Dhyananishtha, aka: Dhyānaniṣṭha, Dhyana-nishtha; 3 Definition(s)

Introduction

Dhyananishtha means something in Hinduism, Sanskrit, Marathi. If you want to know the exact meaning, history, etymology or English translation of this term then check out the descriptions on this page. Add your comment or reference to a book if you want to contribute to this summary article.

The Sanskrit term Dhyānaniṣṭha can be transliterated into English as Dhyananistha or Dhyananishtha, using the IAST transliteration scheme (?).

Languages of India and abroad

Marathi-English dictionary

Dhyananishtha in Marathi glossary... « previous · [D] · next »

dhyānaniṣṭha (ध्याननिष्ठ).—a (S) Contemplative, meditative, ever engaged in abstract meditation.

Source: DDSA: The Molesworth Marathi and English Dictionary

dhyānaniṣṭha (ध्याननिष्ठ).—a Contemplative, meditative.

Source: DDSA: The Aryabhusan school dictionary, Marathi-English
context information

Marathi is an Indo-European language having over 70 million native speakers people in (predominantly) Maharashtra India. Marathi, like many other Indo-Aryan languages, evolved from early forms of Prakrit, which itself is a subset of Sanskrit, one of the most ancient languages of the world.

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Sanskrit-English dictionary

Dhyananishtha in Sanskrit glossary... « previous · [D] · next »

Dhyānaniṣṭha (ध्याननिष्ठ).—a. lost in thought, absorbed in meditation, contemplative.

Dhyānaniṣṭha is a Sanskrit compound consisting of the terms dhyāna and niṣṭha (निष्ठ). See also (synonyms): dhyānatatpara, dhyānapara.

Source: DDSA: The practical Sanskrit-English dictionary
context information

Sanskrit, also spelled संस्कृतम् (saṃskṛtam), is an ancient language of India commonly seen as the grandmother of the Indo-European language family. Closely allied with Prakrit and Pali, Sanskrit is more exhaustive in both grammar and terms and has the most extensive collection of literature in the world, greatly surpassing its sister-languages Greek and Latin.

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Relevant definitions

Search found 193 related definition(s) that might help you understand this better. Below you will find the 15 most relevant articles:

Dhyana
Dhyāna (ध्यान) or Dhyānahasta refers to “meditation” and represents one of the four gestures wi...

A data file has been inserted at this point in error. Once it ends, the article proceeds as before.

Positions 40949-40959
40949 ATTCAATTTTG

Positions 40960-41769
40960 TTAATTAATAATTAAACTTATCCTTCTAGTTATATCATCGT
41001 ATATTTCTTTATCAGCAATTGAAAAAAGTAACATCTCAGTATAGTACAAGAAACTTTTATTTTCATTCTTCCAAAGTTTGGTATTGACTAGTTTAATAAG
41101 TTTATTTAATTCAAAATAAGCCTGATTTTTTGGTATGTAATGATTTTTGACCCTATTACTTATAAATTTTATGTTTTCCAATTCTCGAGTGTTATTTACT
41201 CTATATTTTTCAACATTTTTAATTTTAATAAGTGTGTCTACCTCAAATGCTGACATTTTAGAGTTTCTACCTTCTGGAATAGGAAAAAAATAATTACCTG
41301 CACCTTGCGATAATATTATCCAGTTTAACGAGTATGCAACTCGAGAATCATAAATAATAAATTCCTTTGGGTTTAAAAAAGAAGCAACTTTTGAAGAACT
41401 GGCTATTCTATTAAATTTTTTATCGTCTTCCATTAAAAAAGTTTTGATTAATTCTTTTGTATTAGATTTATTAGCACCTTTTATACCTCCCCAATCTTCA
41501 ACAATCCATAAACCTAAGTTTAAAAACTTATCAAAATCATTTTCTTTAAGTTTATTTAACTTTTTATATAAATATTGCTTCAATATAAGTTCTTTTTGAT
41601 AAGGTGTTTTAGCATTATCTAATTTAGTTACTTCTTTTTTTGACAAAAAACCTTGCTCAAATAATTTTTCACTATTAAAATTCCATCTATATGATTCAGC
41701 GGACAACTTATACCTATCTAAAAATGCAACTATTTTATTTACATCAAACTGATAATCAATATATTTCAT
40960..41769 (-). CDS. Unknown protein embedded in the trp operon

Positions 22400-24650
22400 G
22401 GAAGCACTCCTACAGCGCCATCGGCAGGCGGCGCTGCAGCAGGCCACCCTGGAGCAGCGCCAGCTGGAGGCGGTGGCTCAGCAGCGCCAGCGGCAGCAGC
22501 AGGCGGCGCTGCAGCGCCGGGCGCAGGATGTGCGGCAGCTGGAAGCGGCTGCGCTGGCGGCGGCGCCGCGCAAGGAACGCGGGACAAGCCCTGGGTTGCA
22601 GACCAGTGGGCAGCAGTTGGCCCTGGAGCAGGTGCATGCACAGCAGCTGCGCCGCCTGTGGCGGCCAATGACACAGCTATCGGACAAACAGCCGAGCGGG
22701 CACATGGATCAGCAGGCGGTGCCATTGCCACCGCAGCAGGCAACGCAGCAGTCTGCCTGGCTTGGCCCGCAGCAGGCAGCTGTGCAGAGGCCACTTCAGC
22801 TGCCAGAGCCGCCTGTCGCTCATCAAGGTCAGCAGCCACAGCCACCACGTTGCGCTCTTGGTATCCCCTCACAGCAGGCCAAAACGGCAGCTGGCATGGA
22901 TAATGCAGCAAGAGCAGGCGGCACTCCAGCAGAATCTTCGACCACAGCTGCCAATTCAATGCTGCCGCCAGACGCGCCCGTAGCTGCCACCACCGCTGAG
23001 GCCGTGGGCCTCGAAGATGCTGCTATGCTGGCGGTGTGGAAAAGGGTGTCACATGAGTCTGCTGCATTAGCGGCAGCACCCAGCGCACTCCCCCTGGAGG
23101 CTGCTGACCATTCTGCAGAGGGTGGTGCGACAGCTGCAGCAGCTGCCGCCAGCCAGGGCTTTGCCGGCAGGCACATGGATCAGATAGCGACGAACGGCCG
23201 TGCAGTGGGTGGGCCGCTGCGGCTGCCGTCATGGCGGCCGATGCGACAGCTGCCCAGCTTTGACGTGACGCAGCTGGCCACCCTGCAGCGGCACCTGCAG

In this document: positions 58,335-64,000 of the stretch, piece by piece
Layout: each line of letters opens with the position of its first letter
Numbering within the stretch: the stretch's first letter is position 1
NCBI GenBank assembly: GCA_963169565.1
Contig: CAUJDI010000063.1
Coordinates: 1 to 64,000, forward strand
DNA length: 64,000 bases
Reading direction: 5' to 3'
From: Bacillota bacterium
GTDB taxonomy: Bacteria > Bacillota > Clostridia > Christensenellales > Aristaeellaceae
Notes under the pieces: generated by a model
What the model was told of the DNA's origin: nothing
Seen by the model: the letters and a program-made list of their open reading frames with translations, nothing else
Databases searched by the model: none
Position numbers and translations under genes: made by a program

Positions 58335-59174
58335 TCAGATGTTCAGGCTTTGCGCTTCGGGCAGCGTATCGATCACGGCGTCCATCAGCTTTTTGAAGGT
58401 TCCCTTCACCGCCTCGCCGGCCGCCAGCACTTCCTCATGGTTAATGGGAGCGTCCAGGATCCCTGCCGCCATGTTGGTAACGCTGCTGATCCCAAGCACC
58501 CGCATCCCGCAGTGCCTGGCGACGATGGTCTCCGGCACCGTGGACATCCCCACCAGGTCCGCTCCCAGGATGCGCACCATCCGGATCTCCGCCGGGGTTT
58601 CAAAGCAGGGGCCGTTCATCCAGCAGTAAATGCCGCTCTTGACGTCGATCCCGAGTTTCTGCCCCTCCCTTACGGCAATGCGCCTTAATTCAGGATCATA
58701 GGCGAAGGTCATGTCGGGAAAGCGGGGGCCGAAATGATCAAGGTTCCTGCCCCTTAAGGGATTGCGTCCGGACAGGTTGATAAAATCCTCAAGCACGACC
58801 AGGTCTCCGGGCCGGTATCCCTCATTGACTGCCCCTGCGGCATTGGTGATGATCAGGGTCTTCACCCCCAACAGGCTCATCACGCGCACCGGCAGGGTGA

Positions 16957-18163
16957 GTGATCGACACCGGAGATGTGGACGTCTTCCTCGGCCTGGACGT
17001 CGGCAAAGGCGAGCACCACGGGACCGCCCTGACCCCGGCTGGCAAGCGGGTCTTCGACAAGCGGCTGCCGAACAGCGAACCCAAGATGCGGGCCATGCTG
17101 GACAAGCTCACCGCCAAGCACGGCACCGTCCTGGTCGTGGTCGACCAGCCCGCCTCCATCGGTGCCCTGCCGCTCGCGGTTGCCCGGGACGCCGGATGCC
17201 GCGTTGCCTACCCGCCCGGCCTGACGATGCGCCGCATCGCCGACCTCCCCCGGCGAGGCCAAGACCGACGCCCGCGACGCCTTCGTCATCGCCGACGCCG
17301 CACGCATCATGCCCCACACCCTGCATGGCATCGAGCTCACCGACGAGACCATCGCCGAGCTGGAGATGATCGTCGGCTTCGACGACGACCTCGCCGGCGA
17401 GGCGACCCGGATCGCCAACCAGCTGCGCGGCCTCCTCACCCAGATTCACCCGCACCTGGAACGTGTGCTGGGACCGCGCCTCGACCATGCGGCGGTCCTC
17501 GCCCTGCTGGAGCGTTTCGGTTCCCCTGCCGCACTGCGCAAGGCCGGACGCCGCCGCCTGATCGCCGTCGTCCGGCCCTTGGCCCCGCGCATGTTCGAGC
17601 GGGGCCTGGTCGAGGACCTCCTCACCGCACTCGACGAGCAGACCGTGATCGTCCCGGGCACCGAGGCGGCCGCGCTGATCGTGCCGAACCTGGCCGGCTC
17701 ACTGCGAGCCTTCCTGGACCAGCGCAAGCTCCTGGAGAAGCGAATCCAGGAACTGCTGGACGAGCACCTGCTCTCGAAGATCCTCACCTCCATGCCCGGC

Dhyanamudra
Dhyānamudrā (ध्यानमुद्रा).—a prescribed attitude in which to meditate on a deity. Dhyānamudrā i...
Nishtha
Niṣṭha (निष्ठ).—a. [ni-sthā-ka ṣatvaṭutve] (Usually at the end of comp.)1) Being in or on, situ...
Brahmanishtha
Brahmaniṣṭha (ब्रह्मनिष्ठ).—a. absorbed in or intent on the contemplation of the Supreme Spirit...
Niyamanishtha
Niyamaniṣṭhā (नियमनिष्ठा).—rigid observance of prescribed rites. Niyamaniṣṭhā is a Sanskrit com...
Atmanishtha
Ātmaniṣṭha (आत्मनिष्ठ).—a. one who constantly seeks for spiritual knowledge. Ātmaniṣṭha is a Sa...
Ekanishtha
Ekaniṣṭha (एकनिष्ठ).—a. 1) intently devoted or loyal (to one thing). 2) intently fixed on one o...
Karmanishtha
Karmaniṣṭha (कर्मनिष्ठ).—a. devoted to the performance of religious acts; अग्निर्वीरं श्रुत्यं ...
Dhyanastha
Dhyānastha (ध्यानस्थ).—a. absorbed in meditation; lost in thought.Dhyānastha is a Sanskrit comp...
Dhyanaparamita
Dhyānapāramitā (ध्यानपारमिता) or simply dhyāna refers to the “perfection of meditation” and rep...
Antarnishtha
Antarniṣṭha (अन्तर्निष्ठ).—a. engaged in internal meditation. Antarniṣṭha is a Sanskrit compoun...
Taponishtha
Taponiṣṭha (तपोनिष्ठ).—a. performing penance; Ms.3.134; Y.1.221. Taponiṣṭha is a Sanskrit compo...
Dhyanayoga
Dhyānayoga (ध्यानयोग).—profound meditation. Derivable forms: dhyānayogaḥ (ध्यानयोगः).Dhyānayoga...
Tridhyana
Tridhyāna (त्रिध्यान) or simply Dhyāna also refers to the “three kinds of meditation” as define...
Raudradhyana
Raudradhyāna (रौद्रध्यान).—One of the four types of ‘meditation’ (dhyāna);—Raudra means ‘cruel ...

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